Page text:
Which New Atheist can say the same? Dawkins has published a popular book on the topic, a book which denies that theology is a worthwhile academic discipline at all and which received some of its most stinging critiques in academic circles precisely for failing to engage the large academic literature on science and religion. I know that he has his reasons for doing so, not least that his goal is to engage with religion-as-practiced rather than with academic theology, but that doesn’t mean he’s ready for an academic panel on the topic. Jerry Coyne has written book reviews of science/religion books in popular magazines, but to my knowledge has no academic publications on the topic. Neither has Sam Harris or PZ Myers.
In the field of science/religion studies, there’s a consensus statement that’s been widely circulated and agreed to, and it states: “in most instances, biology and religion operate at different and non-competing levels… natural theology may be a legitimate enterprise in its own right, but we resist the insistence of intelligent-design advocates that their enterprise be taken as genuine science – just as we oppose efforts of others to elevate science into a comprehensive world view (so-called scientism).” The New Atheists reject this consensus, as they are entitled to do. But they reject it without going through the academic literature of the relevant field, preferring pop-culture books to academic engagement. I could see including a panelist on the WSF discussion who is recognized as an expert by that community but disagrees with the consensus, but including someone who rejects not only the community’s consensus, but the very legitimacy of that academic discipline would be problematic.
What would Sean Carroll or Jerry Coyne or Ophelia Benson say if the World Science Festival created a panel on an academic topic in which a consensus existed within the discipline, and then pulled someone in from outside that discipline who rejects that consensus outright? I imagine that if they put a creationist on a panel about evolution, they’d be in an uproar. If a climate change denier were wedged into a global warming panel, there’d be similar outrage. And no one would let a similar panel off the hook for including someone who thinks Shakespeare was really the Earl of Oxford on a panel about modern Shakespearian scholarship. But if WSF did the same thing for the discipline of science/religion studies, the same folks would cheer. I find that problematic.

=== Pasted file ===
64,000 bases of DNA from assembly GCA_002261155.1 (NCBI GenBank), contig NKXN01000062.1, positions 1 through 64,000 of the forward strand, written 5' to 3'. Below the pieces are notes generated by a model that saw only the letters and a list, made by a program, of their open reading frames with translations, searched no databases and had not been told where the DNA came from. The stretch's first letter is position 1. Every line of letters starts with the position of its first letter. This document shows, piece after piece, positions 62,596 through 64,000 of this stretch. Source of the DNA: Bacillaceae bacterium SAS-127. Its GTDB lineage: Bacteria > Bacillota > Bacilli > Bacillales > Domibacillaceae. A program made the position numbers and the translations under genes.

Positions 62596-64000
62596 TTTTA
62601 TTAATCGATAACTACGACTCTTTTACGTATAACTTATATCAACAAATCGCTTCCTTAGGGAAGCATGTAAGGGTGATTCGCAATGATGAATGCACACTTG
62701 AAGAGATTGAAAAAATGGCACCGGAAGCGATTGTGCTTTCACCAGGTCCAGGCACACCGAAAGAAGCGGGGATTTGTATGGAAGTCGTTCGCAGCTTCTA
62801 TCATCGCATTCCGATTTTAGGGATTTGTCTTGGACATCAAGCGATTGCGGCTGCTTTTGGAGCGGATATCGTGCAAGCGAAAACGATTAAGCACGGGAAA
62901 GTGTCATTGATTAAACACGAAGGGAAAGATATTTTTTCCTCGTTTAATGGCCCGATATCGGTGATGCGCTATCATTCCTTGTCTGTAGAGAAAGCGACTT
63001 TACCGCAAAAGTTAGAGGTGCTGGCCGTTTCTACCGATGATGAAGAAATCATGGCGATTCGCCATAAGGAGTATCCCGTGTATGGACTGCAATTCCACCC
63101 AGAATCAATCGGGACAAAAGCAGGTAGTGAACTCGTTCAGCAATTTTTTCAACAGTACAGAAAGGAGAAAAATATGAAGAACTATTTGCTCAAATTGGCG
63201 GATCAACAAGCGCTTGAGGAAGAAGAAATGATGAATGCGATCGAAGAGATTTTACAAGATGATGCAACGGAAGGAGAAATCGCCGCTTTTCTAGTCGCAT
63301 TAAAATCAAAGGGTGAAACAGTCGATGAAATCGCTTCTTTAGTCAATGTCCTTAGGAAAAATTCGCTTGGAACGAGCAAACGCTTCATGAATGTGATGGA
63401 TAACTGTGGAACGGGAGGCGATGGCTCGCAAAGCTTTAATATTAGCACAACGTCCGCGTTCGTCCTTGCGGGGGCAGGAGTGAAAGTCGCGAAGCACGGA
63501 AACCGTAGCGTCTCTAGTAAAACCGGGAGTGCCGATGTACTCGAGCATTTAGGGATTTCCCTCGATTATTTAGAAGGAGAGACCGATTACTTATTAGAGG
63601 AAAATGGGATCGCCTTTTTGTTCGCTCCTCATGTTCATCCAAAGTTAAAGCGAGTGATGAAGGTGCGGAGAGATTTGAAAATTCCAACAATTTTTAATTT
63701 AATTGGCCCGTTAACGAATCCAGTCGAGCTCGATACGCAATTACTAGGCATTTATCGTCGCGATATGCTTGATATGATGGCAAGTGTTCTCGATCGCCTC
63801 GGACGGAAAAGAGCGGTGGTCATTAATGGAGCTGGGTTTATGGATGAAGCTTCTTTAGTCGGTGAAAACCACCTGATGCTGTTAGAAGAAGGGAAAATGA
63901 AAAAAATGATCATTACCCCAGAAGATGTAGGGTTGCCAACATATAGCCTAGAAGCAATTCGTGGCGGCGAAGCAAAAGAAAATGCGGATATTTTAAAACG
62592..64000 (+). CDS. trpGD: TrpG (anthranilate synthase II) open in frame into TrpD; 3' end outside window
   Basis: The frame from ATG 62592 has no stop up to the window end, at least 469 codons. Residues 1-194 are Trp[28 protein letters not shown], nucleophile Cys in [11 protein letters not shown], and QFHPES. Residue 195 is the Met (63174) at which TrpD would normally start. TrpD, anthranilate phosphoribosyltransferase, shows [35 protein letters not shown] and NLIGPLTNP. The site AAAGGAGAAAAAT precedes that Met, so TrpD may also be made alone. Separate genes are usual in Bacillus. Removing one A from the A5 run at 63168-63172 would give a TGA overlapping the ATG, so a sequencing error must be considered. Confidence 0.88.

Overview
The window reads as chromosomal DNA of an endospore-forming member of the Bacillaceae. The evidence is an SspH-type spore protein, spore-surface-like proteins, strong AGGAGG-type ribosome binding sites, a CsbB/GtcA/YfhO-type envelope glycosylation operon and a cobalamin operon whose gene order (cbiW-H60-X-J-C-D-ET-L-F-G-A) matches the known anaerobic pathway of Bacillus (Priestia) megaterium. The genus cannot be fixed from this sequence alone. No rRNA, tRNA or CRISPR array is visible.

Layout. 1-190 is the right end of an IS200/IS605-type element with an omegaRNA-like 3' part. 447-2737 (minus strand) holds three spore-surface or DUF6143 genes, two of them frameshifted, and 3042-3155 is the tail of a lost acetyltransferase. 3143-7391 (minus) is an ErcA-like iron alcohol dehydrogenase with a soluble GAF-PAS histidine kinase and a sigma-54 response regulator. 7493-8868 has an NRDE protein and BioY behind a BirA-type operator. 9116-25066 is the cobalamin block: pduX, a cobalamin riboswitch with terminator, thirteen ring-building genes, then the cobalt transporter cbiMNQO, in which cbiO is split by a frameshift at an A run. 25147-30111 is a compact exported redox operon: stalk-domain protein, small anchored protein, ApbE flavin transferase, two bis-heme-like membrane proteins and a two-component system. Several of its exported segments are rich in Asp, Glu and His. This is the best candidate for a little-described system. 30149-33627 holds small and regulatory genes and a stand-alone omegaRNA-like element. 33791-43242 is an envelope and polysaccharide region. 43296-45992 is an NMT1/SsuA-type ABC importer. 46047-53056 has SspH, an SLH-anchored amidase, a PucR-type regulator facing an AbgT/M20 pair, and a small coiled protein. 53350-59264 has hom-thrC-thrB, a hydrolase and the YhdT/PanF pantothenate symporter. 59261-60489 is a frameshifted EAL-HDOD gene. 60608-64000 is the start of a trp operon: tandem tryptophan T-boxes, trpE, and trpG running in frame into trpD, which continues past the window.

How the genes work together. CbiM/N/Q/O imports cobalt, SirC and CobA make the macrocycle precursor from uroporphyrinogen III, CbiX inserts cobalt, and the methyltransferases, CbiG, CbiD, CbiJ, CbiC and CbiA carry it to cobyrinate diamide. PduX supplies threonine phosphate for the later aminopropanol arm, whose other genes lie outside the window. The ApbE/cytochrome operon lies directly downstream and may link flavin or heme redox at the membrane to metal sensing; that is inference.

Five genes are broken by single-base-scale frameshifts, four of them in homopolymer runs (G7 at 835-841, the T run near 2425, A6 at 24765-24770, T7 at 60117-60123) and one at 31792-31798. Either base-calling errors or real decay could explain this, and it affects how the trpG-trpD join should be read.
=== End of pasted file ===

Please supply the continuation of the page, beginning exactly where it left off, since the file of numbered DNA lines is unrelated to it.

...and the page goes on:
I imagine that the response to this argument will be:
a) To take offense at the analogy. How dare I compare Dawkins to a creationist or a global warming denier?
b) To take offense at the notion of science/religion studies as a legitimate endeavor.
As far as I’m concerned, the first objection is only logically valid from someone who rejects the second objection. This is because the comparison between potential panelists is only as strong as the isomorphism between the disciplines. If a topic is illegitimate, then no panel about it should exclude legitimate experts on relevant topics who can rebut the craziness of the pseudoscientists/pseudoacademics.
This might generate another objection: c) whether or not this is a legitimate academic discipline, it isn’t a scientific discipline and therefore doesn’t belong in a World Science Festival.
This objection is only valid if one is also prepared to object to the half-dozen panels on the intersection of science and art or science and science fiction at the same festival. If the premiere of choreography inspired by Brian Greene’s writings belongs at this festival, I’m not sure why a discussion of academic theology’s approach to science wouldn’t be appropriate. The festival is engaging both the practice of science and science’s broader cultural context.
Eventually, someone who actually attended the damnable thing will actually describe the events, and we can stop speculating about what the panel was meant to be, and discuss what was actually said there. Until then, I thank Ophelia (and Jason) for catching some faults in my earlier arguments, but I think my original conclusions are still valid.